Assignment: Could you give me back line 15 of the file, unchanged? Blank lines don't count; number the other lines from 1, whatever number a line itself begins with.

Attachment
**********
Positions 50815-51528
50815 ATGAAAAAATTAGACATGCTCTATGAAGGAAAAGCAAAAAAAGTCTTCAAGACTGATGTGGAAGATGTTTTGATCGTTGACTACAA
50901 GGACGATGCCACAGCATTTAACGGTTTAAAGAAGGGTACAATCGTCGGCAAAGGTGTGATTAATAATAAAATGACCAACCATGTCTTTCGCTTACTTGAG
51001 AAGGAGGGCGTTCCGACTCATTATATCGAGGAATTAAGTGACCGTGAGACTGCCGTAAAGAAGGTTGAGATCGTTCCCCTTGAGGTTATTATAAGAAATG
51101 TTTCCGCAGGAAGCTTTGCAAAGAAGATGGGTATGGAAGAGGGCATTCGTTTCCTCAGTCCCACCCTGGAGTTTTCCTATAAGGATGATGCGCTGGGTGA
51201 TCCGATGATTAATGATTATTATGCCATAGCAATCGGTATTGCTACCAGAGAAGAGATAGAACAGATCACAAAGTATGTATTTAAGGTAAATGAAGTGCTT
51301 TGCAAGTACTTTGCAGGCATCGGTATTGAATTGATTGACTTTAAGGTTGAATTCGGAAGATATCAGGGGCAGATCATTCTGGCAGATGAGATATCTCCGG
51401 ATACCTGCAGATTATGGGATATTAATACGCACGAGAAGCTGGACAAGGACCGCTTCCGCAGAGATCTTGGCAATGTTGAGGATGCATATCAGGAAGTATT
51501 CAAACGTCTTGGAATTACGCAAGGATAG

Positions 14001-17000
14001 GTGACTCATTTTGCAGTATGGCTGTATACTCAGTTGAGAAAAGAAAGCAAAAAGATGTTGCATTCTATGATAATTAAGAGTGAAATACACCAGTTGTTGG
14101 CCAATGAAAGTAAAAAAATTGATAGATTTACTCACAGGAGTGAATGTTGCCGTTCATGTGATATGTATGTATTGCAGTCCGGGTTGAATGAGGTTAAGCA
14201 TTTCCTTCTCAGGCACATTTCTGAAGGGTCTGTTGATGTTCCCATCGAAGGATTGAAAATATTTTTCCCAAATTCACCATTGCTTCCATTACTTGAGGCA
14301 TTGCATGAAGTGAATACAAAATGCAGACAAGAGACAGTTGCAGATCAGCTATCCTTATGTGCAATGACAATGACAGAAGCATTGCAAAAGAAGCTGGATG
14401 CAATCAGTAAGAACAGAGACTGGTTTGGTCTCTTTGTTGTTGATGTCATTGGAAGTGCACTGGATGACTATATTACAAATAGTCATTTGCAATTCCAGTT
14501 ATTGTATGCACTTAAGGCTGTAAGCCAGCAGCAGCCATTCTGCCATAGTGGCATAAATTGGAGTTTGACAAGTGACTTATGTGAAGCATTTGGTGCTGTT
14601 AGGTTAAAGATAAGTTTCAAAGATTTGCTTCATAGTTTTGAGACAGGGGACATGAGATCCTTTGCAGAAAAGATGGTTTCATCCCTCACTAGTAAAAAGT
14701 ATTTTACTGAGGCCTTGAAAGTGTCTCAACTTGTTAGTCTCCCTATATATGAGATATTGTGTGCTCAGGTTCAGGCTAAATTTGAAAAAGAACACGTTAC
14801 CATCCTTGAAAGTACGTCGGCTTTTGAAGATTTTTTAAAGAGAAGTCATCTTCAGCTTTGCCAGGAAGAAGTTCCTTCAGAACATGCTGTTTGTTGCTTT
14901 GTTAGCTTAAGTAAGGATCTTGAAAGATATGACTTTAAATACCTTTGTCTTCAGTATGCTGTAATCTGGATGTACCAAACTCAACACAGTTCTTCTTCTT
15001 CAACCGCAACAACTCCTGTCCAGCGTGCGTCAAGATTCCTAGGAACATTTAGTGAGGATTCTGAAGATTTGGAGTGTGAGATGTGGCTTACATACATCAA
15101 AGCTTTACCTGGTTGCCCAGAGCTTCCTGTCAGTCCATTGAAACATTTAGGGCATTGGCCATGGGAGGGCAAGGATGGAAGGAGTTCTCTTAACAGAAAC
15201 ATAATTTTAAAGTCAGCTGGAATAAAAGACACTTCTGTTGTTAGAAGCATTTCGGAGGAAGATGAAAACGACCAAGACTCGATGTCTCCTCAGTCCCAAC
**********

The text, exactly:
14401 CAATCAGTAAGAACAGAGACTGGTTTGGTCTCTTTGTTGTTGATGTCATTGGAAGTGCACTGGATGACTATATTACAAATAGTCATTTGCAATTCCAGTT